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  This Is Elvis Hail To The King
Year: 1981
Director: Malcolm Leo, Andrew Solt
Stars: Elvis Presley, Ral Donner, David Scott, Paul Boensch III, Johnny Harra, Joe Esposito, Linda Thompson, Priscilla Presley, Frank Sinatra, Milton Berle, Groucho Marx, George Hamilton, Bob Hope, Colonel Tom Parker, Scotty Moore, Sammy Davis Jr, Dolores Hart
Genre: Documentary, Biopic, MusicBuy from Amazon
Rating:  7 (from 1 vote)
Review: One night in August of 1977, Elvis Presley returned home to Graceland and retired in the early hours of the morning, but the next time anyone saw him, he would be dead of a heart attack at the age of 42. The outpouring of grief across America and the world was astonishing, with countless fans gathering at the star's home to pay their last respects, but it took a while for the truth of his situation to come out. To examine that life, we must go back to his early years when he was growing up in Tennessee, living in a shack and spending his spare time wandering in and around his home town, discovering the blues...

This Is Elvis was the official story from Presley's estate, but although many were expecting a hagiography that was not the whole account as directors Malcolm Leo and Andrew Solt, the latter especially by that time no stranger to the benefits of archive footage, managed to create a work with more balance than something from the grasping hands of Colonel Tom Parker might have led one to believe. Some call this the Mondo Elvis movie, such was its assembly of a wide variety of old footage of The King of Rock 'n' Roll mounted in a selection of recreations with actors pretending to be him and those in his life, though thankfully that did not dominate, and was unavoidable when no footage of Elvis existed before the age of twenty-one.

What rankled with some however, was the narration, not by a professional voiceover artist but by singer and erstwhile Elvis impersonator Ral Donner, wherein he assumed the King's identity and purported to be the deceased telling his own story from beyond the grave. Obviously considering how he ended up being morbid was hard not to give in to, but hearing a not bad impression telling us what the subject was thinking made for a curious experience, though you did get used to it after a while. That was thanks to the interest generated by the footage that Leo and Solt had unearthed, from concert performances to interviews to behind the scenes home movies, all highly captivating for fans, and even interesting to non-fans.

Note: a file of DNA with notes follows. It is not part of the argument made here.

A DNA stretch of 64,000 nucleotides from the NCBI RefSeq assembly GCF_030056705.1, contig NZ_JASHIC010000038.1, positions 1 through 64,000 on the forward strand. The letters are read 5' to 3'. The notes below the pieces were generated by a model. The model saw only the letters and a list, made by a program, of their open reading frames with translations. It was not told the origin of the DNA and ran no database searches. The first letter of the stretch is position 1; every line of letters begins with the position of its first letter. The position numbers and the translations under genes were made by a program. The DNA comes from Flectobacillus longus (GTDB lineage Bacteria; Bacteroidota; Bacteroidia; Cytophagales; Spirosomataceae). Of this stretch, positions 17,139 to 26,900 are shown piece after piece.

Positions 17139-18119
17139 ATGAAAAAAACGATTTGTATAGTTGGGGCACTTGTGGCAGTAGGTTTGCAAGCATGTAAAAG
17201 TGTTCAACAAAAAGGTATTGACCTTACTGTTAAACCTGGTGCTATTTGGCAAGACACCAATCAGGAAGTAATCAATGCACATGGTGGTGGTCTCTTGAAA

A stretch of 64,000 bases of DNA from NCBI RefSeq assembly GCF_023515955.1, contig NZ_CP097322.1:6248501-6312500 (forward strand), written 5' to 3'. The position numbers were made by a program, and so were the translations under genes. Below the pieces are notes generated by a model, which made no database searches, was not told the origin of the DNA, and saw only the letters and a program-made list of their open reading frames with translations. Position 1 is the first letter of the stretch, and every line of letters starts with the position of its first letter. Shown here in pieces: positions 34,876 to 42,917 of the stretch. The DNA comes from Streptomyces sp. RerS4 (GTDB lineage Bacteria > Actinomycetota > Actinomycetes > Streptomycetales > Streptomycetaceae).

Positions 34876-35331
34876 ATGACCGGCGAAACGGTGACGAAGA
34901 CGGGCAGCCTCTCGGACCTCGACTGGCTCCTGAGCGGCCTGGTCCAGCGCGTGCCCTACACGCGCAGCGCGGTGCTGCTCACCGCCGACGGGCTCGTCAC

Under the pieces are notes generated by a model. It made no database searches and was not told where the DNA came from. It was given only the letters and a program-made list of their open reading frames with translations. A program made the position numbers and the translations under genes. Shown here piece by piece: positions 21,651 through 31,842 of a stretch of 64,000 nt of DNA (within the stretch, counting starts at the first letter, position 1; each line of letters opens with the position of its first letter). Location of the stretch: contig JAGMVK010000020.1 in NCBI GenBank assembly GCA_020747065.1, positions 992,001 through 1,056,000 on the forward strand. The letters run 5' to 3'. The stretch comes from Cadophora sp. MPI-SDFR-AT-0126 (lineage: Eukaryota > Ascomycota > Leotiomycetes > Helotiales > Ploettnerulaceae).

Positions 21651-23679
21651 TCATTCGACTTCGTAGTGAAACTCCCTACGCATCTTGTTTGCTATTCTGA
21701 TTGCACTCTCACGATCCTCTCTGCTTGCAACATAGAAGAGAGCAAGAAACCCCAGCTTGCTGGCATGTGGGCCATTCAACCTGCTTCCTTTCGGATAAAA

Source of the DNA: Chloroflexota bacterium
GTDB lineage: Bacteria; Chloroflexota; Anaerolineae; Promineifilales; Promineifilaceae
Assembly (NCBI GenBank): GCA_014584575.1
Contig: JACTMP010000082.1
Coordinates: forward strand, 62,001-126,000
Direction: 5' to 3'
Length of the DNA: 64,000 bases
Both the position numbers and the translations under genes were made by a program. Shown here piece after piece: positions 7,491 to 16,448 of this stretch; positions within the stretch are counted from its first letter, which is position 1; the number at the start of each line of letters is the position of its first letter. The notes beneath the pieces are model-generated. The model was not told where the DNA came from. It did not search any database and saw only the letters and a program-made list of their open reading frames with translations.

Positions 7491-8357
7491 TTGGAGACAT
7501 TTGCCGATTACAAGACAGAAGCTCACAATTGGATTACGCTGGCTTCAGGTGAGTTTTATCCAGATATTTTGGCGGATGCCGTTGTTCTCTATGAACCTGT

As Presley was one of the most famous men who ever lived, his every move appeared to be recorded once he hit the big time, and although it wasn't quite that extensive, there was more than enough for a hundred minute documentary. Nevertheless, to flesh out the public's role in this the directors invented fake vox pops with actors assuming the roles of his followers and detractors, which could be distracting, not least because when we saw the real thing the fact that those early detractors had been so unapologetically racist towards Presley for popularising what they saw as offensively black music was a disturbing reminder of how divisive rock 'n' roll had been, and in many ways continued to be in its myriad forms down progressive decades. All through this, Elvis comes across as bemused by his success, simply seeing himself as a singer of the sounds he loved.

There are those who will tell you the sixties ruined him, as he was drafted into the Army - naturally the Samson-esque shearing of his quiff by the barber is included - and proceeded to star in a run of increasingly silly movies rather than continue to innovate, but the film found aspects of the middle part of his career very attractive, with the 1968 television comeback special a benchmark of an artist rediscovering his lust for life and his audience with his enthusiastic performing and self-deprecating sense of humour. Yet then the seventies arrive, and we see a sharp decline: he is divorced from Priscilla, he takes to heavy duty doses of medication, he embarks on a punishing run of concerts without end or point other than keeping the cash rolling in. The final scenes where we see him telling dirty jokes, plainly out of it while demonstrating his beloved karate, or the last concert footage with Elvis bloated, rambling, sweating and a wreck of his former self are extremely sobering to see. So This Is Elvis had its car crash qualities, but was better than you might expect in light of its blessings of the Memphis Mafia.
Reviewer: Graeme Clark

 

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